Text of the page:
Constitutionality of The GMPs; Another Challenge

Coda Corp USA booklets for sale, Code of Federal Regulations, FDA, Title 21

The federal regulations collectively referred to under Title 21 as “the GMPs” are unique portions of our federal code.  Their uniqueness lies in the broad language used by the legislators who constructed them. This type of language differs widely from other regulations issued at the federal level, which are generally specific, including extensive detail.

While it has been our experience that many people working within these regulations often find this broad language frustrating, as it is sometimes easier to be told exactly what to do, the language of the code was constructed in this broad way in order to allow the private sector to determine the methods of meeting the regulations that best suit their individual business models.
Constructing code that provides private sector organizations the ability to determine compliance models that best suit individual business models is critical to realizing the objectives of the FD&C Act.
The objective of the FD&C Act is to protect the health and safety of humans.
Constructing legislation that meets this objective required the legislators (Congress) and the regulators (FDA) to consider any situation that could endanger the health and safety of humans.  This risk assessment indicated that there were two (2) primary risks to health and human safety:
1.      Allowing product of poor quality to be distributed (uncontrolled and unmonitored production and distribution)
2.      Depriving the public of new and unique therapies (creating code that presented an undue burden on industry)
The second of these considerations is precisely why Title 21, and in particular the GMPs has been written so broadly.  It was written with the intention of allowing the private sector as much liberty as possible in order to promote the efficient delivery of product to market.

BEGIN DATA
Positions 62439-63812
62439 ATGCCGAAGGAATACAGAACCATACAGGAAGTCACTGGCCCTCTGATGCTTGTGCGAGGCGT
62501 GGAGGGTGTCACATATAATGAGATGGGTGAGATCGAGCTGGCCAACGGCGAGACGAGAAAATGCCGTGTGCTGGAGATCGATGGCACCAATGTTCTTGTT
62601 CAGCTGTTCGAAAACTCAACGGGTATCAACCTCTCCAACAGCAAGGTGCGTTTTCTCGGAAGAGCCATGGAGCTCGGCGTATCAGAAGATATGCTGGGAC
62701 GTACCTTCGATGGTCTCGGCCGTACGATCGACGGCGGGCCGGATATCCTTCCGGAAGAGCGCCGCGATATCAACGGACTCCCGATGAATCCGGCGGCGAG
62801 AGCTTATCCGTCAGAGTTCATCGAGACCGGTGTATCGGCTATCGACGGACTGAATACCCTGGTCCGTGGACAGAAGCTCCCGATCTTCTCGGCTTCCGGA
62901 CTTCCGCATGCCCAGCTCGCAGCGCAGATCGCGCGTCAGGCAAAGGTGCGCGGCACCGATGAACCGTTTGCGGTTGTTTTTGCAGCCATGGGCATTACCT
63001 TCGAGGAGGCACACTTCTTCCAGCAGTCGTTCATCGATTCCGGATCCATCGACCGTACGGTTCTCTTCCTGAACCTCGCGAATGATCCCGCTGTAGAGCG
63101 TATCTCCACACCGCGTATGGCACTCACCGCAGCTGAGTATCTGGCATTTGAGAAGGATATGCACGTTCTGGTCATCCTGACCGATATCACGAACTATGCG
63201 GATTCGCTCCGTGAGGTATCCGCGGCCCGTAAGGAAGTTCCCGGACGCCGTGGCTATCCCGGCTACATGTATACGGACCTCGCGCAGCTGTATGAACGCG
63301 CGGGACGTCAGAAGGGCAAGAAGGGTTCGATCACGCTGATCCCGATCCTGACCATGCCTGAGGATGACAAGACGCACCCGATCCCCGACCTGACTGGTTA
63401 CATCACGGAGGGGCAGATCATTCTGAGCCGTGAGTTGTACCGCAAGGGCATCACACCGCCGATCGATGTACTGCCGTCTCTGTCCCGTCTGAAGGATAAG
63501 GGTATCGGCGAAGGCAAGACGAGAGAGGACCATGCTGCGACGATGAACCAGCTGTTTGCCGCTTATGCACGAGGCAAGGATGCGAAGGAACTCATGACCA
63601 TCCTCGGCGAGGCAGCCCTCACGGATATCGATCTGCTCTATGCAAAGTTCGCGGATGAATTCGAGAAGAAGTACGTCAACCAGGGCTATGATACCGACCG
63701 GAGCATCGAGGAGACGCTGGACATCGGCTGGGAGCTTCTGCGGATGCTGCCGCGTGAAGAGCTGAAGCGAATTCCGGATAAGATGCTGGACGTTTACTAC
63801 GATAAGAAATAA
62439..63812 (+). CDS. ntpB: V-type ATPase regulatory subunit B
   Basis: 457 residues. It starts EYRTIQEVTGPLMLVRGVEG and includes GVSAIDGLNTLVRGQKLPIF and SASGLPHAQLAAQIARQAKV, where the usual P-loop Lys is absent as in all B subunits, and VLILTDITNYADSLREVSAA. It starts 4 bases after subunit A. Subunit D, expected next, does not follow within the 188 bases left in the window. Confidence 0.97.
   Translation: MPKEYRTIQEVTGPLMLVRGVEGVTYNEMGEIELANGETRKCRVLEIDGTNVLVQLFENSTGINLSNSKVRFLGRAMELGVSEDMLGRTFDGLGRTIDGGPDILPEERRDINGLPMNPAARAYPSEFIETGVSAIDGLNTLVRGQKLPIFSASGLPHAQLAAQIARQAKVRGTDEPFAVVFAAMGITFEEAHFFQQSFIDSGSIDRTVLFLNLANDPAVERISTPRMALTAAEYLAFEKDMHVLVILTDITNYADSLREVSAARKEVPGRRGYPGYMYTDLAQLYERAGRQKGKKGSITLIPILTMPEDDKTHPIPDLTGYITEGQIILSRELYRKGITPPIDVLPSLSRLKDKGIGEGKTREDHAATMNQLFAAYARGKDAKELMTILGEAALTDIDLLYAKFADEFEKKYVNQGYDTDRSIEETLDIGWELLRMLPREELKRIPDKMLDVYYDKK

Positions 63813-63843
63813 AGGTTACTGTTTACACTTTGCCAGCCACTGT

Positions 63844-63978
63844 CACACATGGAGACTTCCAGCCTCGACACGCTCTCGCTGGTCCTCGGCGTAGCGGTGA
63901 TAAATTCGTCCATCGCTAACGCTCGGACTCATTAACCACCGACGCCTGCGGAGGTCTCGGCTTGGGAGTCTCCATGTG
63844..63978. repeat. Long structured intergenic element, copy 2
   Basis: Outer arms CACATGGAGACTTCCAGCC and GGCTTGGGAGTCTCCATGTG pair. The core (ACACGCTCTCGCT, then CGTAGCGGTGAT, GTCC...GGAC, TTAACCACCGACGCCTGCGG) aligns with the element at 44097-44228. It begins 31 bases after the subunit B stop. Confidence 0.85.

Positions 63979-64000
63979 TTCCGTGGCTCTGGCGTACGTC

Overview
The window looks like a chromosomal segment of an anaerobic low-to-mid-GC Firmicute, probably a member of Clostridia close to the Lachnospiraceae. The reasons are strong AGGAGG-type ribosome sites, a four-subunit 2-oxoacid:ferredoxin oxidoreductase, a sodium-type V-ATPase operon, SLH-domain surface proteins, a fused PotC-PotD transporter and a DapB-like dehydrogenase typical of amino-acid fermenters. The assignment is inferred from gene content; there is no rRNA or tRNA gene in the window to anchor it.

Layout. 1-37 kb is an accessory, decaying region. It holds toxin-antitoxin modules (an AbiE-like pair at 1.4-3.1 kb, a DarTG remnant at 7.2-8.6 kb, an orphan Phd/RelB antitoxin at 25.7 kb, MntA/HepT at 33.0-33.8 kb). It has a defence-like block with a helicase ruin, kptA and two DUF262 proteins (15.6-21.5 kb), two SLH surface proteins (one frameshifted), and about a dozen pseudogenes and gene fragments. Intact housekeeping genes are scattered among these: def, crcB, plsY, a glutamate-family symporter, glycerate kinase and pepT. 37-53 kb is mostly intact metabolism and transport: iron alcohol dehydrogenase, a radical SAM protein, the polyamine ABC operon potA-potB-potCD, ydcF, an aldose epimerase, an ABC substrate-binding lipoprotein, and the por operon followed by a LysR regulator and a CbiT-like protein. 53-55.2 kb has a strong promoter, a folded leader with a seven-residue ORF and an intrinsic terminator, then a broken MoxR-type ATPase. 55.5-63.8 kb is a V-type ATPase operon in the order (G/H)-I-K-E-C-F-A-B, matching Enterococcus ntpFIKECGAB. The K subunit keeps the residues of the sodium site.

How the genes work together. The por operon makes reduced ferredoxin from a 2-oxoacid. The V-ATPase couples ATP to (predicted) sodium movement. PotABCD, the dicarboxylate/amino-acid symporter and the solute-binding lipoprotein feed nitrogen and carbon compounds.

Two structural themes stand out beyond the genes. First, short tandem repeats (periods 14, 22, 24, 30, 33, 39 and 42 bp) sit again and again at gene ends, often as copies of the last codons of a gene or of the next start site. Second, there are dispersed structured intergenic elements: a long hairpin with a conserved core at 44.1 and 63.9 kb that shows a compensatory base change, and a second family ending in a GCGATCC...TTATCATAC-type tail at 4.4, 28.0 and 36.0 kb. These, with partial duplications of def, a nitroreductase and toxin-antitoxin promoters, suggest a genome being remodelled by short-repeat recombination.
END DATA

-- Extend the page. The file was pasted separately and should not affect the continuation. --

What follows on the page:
However, this fact appears as though it might have been lost in translation as the broad nature of the language of the GMPs has been challenged legally by the private sector several times since their codification.
Most recently, a coalition of nutritional supplement manufacturers filed a federal suit challenging both the nature of the GMPs for their industry, because they are “impermissibly vague in violation of the Due Process Clause of the Fifth Amendment,” and because the Act grants the FDA authority to “arbitrarily and capriciously” take action while enforcing them under the Administrative Procedure Act.
The U.S. District Court for the District of Columbia recently dismissed that challenge.  For our readers that would like to read the full opinion, follow this link
For the remainder of this blog, we will look at the portions of the ruling that we feel would be the most useful take-aways for the Quality Assurance and Regulatory Affairs professionals in our industry.
Take Away #1: The Rule Making Process
The court ruling provides a detailed description of the extensive process that is executed prior to the final codification of new regulations.  The court states clearly that the best time for industry to voice legal concerns was within the public comment period.
The rule making process for these particular regulations spanned more than a decade and included the following actions:
  • Publishing an Advanced Notice of Proposed Rulemaking in the Federal Register (1997)
  • Touring manufacturing facilities in order to observe current practices
  • Hosting five (5) public meetings
  • Reviewing and responding to more than 100 comments submitted by industry
  • Publishing the Draft Proposed Rule in the Federal Register
  • Hosting three (3) more public meetings and various outreach activities
  • Reviewing and responding to over 400 more comments
  • Publishing the Final Rule in the Federal Register (2007)
As illustrated by the Court’s pointed reference to this period, we feel it is critical to remind industry that today’s QA/RA professionals need to have an advanced understanding of the mechanics of administrative law if they are to be equipped to efficiently and responsibility interact with the agency that regulates our industry.
We all have met industry members that firmly believe that these regulations are in some way debatable, and contribute that belief to their relative corporate cultures, but this ruling re-iterates that the most effective way to participate in that debate is to participate in the rule making process.